L’Oréal Paris launches digital campaign to promote new Voluminous False Fiber Lashes mascara
NEW YORK — L’Oréal Paris is celebrating the recent launch of its Voluminous False Fiber Lashes mascara with a nationwide digital campaign that encourages women to say “no to faux."
Consumers can visit L’Oréal Paris’ Facebook page to take the pledge and enter daily for the chance to win a free full-size Voluminous False Fiber Lashes mascara. While at the brand’s Facebook page, beauty aficionados also can learn about the product’s fiber technology, watch a featured tutorial video with L’Oréal Paris consulting markup artist Collier Strong and read the latest consumer reviews from real women who are no longer faking it.
On a mission to reinvent the false lash look, L’Oréal Paris harnessed the power of a dual-fiber formula to take lashes from ordinary to outrageous with just a few sweeps. A combination of super-fine nylon and rayon fibers adhere to natural lashes, enveloping them from root to tip thanks to an exclusive polymer in the formula. Meanwhile, an architectural precision brush with a 40-degree angle and reverse twist bristles ensure optimal application, making lashes appear fuller, longer, curled and sculpted.
The formula is available in five shades, including black, blackest black, black brown, waterproof black and waterproof blackest black.
Lilly removes Xigris from market
INDIANAPOLIS — Eli Lilly is withdrawing one of its drugs from the market after clinical trials showed it to be ineffective.
The drug maker announced Tuesday the withdrawal of Xigris (drotrecogin alfa [activated]) from all markets following results of the "PROWESS-SHOCK" study, which found that it did not produce a statistically significant reduction in 28-day, all-cause death in patients with septic shock. The company said there were no new findings regarding the drug’s safety profile.
The drug was used to treat sepsis, a common and deadly disease that can develop as a complication after such illnesses as bacterial infections and pneumonia, and results from an overwhelming systemic response to infection that can lead to organ failure and death.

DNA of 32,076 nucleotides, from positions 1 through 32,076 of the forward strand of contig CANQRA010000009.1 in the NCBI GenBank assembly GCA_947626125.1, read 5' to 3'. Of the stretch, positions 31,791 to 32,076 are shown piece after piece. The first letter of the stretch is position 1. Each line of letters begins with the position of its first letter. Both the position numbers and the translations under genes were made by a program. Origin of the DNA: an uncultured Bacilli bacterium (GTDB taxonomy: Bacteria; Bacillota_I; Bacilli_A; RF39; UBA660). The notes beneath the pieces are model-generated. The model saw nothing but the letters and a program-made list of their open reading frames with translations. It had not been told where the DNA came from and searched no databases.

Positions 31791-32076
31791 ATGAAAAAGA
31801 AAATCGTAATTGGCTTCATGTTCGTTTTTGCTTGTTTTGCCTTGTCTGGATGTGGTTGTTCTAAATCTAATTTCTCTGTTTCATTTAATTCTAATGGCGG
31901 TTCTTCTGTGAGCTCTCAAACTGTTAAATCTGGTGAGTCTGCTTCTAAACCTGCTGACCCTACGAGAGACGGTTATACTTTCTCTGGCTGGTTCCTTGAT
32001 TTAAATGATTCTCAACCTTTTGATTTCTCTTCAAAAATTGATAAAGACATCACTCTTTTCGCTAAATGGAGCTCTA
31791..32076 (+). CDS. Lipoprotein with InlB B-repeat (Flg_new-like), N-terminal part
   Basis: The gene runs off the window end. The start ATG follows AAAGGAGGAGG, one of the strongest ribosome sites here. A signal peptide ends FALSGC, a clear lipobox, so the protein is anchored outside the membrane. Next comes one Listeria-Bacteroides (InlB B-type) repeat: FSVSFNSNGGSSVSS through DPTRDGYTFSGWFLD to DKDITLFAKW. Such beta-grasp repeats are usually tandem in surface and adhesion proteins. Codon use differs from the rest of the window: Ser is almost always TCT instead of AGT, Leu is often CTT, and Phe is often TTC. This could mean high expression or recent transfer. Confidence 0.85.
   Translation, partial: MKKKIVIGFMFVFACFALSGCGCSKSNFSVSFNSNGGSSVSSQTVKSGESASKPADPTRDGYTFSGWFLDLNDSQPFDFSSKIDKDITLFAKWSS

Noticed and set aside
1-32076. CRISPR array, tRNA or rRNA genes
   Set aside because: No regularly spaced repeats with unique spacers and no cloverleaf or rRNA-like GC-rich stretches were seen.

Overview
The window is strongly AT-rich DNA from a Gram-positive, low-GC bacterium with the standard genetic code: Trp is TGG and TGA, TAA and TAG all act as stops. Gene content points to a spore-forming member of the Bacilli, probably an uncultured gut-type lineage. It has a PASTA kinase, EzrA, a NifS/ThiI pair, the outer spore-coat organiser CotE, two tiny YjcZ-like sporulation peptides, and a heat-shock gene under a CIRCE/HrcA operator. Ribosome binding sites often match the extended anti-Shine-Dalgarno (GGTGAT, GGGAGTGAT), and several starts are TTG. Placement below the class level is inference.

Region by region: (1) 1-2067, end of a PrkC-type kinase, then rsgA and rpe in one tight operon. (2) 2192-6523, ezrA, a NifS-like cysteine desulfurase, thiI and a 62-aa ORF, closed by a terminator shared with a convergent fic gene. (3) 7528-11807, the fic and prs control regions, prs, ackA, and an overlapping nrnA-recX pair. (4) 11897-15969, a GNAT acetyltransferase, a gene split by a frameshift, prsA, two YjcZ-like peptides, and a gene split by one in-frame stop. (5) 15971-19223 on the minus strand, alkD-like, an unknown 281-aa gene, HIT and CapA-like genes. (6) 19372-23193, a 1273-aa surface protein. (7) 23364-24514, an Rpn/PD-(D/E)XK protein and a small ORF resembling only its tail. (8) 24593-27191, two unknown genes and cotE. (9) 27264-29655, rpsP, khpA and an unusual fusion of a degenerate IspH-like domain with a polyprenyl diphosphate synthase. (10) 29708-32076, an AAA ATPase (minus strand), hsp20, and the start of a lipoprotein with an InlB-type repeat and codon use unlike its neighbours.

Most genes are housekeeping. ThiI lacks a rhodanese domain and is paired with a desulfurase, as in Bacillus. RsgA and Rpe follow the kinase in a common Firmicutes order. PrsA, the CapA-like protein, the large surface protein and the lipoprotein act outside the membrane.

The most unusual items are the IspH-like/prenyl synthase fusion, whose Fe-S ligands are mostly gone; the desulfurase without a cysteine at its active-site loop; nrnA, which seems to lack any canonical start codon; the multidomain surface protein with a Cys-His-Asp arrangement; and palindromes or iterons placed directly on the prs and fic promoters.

"[The] study failed to demonstrate that Xigris improved patient survival and thus calls into question the benefit-risk profile of Xigris and its continued use," Lilly SVP and chief medical officer Timothy Garnett said. "Patients currently receiving treatment with Xigris should have treatment discontinued, and Xigris treatment should not be initiated for new patients."
CDC panel recommends HPV vaccination for boys
ATLANTA — An advisory committee of the Centers for Disease Control and Prevention is recommending that all boys ages 11 and 12 years old get vaccinated against human papillomavirus, the CDC said Tuesday.
The agency said the Advisory Committee on Immunization Practices voted for recommending routine vaccination of boys with three doses of HPV4 to protect against the virus. The vaccination is able to prevent such HPV-related conditions as cancer and prevent the spread of the virus to sexual partners. The recommendation is still subject to the CDC’s approval, the agency said.
The CDC already recommends the routine vaccination of girls and women ages 9 to 26 years against the virus.
Two HPV vaccines currently exist on the market: Merck’s Gardasil and GlaxoSmithKline’s Cervarix.